Neoprene is the common trade name of the chloroprene elastomer developed by Dupont in 1931. According to the Technical Handbook for Elastomeric Roll Covering, “there are no characteristics to which chloroprene is superior to all other special purpose rubbers. Its importance is not due to excellence in a single property but to a combination of technically essential properties…” Neoprene is used in the roll industry due to its average strength in several desirable categories.
It is a historic synthetic rubber that has been used extensively in many industries but often times the physical properties can be surpassed by more modern roller compounds.
Although Neoprene has only average tolerance to chemical, oil, and ozone resistance, it is still used in many industrial applications from gloves to belting.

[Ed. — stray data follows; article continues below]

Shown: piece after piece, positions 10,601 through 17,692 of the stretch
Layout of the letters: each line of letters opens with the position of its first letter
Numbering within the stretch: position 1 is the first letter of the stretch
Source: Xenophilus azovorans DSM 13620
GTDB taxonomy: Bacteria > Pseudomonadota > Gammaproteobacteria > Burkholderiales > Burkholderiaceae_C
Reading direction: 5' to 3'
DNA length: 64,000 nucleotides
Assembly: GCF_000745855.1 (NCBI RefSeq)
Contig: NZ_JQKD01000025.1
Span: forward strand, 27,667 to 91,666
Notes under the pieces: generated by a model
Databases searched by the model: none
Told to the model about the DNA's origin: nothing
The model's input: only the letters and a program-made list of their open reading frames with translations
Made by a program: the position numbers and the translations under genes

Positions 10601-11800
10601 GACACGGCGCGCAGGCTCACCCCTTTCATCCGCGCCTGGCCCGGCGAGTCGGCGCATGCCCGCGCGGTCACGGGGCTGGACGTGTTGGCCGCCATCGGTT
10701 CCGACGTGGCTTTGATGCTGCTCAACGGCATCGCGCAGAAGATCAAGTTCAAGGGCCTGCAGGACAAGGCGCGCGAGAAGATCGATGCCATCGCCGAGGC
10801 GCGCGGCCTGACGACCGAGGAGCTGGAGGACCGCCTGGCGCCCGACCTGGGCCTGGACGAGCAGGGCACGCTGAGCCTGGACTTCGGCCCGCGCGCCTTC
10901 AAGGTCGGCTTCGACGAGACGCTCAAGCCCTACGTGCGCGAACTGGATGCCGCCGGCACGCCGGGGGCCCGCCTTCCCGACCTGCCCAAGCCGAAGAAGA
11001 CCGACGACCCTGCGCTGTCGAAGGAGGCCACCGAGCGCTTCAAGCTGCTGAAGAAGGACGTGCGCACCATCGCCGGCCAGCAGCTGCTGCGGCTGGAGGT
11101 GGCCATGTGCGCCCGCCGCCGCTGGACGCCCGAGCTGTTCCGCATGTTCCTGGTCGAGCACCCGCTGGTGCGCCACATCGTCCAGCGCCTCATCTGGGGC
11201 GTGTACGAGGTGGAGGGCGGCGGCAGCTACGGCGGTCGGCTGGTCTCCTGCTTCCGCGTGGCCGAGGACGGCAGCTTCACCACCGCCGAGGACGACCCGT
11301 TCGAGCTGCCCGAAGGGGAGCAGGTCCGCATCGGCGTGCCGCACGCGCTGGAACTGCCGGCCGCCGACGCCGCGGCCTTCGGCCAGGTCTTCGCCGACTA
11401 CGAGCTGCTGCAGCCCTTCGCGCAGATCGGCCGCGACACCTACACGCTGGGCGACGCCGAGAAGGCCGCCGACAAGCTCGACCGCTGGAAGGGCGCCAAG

See Neoprene vs. Nitrile properties in the chart below.
Neoprene Common Names:
Neoprene vs. Nitrile Properties
|Hardness Range Shore A||20-95||25-95|
|Hardness Range P&J||0-200||10-300|
|Resistance to Denting||3||2|
|Maximum Service Temperature (C/F)||121/250||121/250|
|Paper Making Industry||●|
|Steel Mill Rollers||●||●|